“In fact, we’re actively working on coordinating measurements with other missions,” clarifies Kevin. “Rather than disputing any previous claims, this finding is a motivator for all teams to look closer – the more we know, the more deeply and accurately we can explore Mars’ atmosphere.”
Realising the potential of ExoMars
Methane aside, the findings highlight just how much we will learn about Mars as a result of the ExoMars programme.
“These findings enable us to build a fuller understanding of our planetary neighbour,” adds Alexander.
“Ozone and CO2 are important in Mars’ atmosphere. By not accounting for these gases properly, we run the risk of mischaracterising the phenomena or properties we see.”
Additionally, the surprising discovery of the new CO2 band at Mars, never before observed in the laboratory, provides exciting insight for those studying how molecules interact both with one another and with light – and searching for the unique chemical fingerprints of these interactions in space.
“Together, these two studies take a significant step towards revealing the true characteristics of Mars: towards a new level of accuracy and understanding,” says Alexander.
Successful collaboration in the hunt for life
As its name suggests, the TGO aims to characterise any trace gases in Mars’ atmosphere that could arise from active geological or biological processes on the planet, and identify their origin.
The ExoMars programme consists of two missions: TGO, which was launched in 2016 and will be joined by the Rosalind Franklin rover and the Kazachok landing platform, due to lift off in 2022. These will take instruments complementary to ACS to the martian surface, examining the planet’s atmosphere from a different perspective, and share the core objective of the ExoMars programme: to search for signs of past or present life on the Red Planet.
“These findings are the direct result of hugely successful and ongoing collaboration between European and Russian scientists as part of ExoMars,” says ESA TGO Project Scientist Håkan Svedhem.
“They set new standards for future spectral observations, and will help us to paint a more complete picture of Mars’ atmospheric properties – including where and when there may be methane to be found, which remains a key question in Mars exploration.”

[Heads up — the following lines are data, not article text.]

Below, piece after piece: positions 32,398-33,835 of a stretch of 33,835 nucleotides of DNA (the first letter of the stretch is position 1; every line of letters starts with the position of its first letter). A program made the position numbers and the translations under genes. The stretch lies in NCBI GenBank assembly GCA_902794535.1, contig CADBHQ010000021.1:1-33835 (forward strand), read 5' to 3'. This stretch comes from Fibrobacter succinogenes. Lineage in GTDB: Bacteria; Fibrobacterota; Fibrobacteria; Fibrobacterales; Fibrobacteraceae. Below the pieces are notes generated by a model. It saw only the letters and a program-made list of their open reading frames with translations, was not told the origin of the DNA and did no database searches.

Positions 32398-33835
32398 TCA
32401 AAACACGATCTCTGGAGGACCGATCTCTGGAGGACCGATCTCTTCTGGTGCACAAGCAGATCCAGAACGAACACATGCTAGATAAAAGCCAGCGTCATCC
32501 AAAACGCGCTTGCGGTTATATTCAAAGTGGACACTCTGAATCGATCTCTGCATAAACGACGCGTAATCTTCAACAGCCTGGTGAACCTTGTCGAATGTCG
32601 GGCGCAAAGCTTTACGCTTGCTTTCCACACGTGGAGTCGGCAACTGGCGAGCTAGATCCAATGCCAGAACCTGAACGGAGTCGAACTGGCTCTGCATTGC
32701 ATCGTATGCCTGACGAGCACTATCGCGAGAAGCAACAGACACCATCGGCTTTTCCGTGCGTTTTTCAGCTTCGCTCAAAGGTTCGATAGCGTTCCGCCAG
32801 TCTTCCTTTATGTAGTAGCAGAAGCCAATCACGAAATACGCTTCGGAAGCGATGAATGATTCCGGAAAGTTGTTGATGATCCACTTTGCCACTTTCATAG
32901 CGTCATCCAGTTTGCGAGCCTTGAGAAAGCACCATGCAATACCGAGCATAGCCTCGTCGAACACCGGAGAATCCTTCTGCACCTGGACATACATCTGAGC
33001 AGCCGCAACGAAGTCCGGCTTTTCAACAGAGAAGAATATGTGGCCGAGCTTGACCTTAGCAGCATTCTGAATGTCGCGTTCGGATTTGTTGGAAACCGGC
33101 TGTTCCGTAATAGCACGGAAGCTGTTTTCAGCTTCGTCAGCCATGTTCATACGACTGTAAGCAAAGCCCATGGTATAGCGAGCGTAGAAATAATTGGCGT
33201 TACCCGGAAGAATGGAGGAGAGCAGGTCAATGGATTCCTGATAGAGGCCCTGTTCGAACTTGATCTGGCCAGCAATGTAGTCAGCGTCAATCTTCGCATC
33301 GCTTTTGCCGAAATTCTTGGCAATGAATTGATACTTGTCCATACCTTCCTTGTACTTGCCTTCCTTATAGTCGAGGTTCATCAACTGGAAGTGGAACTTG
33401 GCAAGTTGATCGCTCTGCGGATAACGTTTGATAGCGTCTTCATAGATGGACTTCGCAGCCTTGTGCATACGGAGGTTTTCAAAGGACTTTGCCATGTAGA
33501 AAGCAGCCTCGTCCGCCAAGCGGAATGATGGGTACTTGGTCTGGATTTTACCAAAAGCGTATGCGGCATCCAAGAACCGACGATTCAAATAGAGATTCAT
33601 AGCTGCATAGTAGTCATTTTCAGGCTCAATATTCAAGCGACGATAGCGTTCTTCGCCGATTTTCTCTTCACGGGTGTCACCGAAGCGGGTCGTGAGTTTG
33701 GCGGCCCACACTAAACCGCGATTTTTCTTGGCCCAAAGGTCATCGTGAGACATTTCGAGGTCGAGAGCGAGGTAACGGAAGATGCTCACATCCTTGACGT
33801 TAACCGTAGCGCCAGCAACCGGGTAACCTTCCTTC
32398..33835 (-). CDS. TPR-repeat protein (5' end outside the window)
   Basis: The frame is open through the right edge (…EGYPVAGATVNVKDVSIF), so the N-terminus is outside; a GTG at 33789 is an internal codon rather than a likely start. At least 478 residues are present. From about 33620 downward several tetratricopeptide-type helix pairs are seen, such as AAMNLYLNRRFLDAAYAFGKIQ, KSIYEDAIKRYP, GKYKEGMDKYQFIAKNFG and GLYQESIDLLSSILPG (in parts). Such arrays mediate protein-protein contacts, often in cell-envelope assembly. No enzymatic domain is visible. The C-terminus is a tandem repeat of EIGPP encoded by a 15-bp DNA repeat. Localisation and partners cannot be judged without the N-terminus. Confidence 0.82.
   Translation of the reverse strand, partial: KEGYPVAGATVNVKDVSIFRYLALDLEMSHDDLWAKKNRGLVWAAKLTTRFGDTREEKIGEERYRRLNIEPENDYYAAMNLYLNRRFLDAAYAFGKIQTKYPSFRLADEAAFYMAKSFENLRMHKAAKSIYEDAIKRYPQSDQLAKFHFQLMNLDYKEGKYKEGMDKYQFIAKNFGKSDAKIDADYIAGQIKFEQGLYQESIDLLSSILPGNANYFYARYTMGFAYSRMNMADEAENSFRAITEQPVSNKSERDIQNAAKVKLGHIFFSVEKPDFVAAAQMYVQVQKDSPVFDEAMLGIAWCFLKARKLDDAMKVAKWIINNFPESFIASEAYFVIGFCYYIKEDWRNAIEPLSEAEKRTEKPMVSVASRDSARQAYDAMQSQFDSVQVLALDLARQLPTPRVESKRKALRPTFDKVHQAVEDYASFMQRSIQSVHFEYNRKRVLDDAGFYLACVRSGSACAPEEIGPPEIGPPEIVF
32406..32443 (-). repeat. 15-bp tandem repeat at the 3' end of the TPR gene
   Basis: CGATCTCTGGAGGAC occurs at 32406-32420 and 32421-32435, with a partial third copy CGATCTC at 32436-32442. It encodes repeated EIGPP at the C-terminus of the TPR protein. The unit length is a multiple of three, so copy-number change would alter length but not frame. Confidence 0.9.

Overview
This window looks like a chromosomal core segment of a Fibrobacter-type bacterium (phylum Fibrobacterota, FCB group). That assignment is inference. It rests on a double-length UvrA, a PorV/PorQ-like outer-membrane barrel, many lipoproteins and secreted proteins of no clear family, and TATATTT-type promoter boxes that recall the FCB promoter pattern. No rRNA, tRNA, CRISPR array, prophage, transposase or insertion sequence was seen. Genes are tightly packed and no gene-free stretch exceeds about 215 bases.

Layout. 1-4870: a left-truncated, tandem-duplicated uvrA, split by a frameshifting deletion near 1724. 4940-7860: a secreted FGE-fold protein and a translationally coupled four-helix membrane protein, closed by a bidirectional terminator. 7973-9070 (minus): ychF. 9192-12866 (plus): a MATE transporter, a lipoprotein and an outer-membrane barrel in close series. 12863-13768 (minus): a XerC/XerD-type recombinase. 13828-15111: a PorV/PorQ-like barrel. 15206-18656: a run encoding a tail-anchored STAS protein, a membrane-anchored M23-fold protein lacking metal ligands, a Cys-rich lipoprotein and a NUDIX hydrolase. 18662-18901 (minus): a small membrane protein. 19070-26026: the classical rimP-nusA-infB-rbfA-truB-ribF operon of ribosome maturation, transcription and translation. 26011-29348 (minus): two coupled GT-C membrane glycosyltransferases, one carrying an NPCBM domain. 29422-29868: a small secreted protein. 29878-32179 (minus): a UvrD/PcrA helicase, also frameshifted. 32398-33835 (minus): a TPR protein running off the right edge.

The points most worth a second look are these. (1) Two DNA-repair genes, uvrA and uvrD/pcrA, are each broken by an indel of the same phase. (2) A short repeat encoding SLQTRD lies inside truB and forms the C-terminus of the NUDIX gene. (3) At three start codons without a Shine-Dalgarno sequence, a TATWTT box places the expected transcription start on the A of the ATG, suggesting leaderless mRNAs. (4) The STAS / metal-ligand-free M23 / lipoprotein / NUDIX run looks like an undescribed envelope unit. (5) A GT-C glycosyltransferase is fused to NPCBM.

“Additionally, these findings will prompt a thorough analysis of all the relevant data we’ve collected to date – and the prospect of new discovery in this way is, as always, very exciting. Each piece of information revealed by the ExoMars Trace Gas Orbiter marks progress towards a more accurate understanding of Mars, and puts us one step closer to unravelling the planet’s lingering mysteries.”
The studies utilised the Mid-InfraRed (MIR) channel of the Atmospheric Chemistry Suite (ACS) on the ExoMars Trace Gas Orbiter (TGO), reporting the first observation of the 3000–3060 cm-1 ozone (O3) band and the discovery of the 3300 cm-1 16O12C16O magnetic dipole band (which both overlap with the 2900–3300cm-1 methane ν3 absorption band) at Mars.
ExoMars is a joint endeavour of the European Space Agency and Roscosmos.
The ACS instrument is led by the Principal Investigator team at the Space Research Institute (IKI) of the Russian Academy of Sciences (RAN) in Moscow, Russia, assisted by the Co-Principal Investigator team from CNRS/LATMOS, France, and co-investigators from other ESA Member states.
“First detection of ozone in the mid-infrared at Mars: implications for methane detection” by K. S. Olsen et al. (2020) and “First observation of the magnetic dipole CO2 absorption band at 3.3 μm in the atmosphere of Mars by the ExoMars Trace Gas Orbiter ACS instrument” by A. Trokhimovskiy et al. (2020) are published in Astronomy & Astrophysics.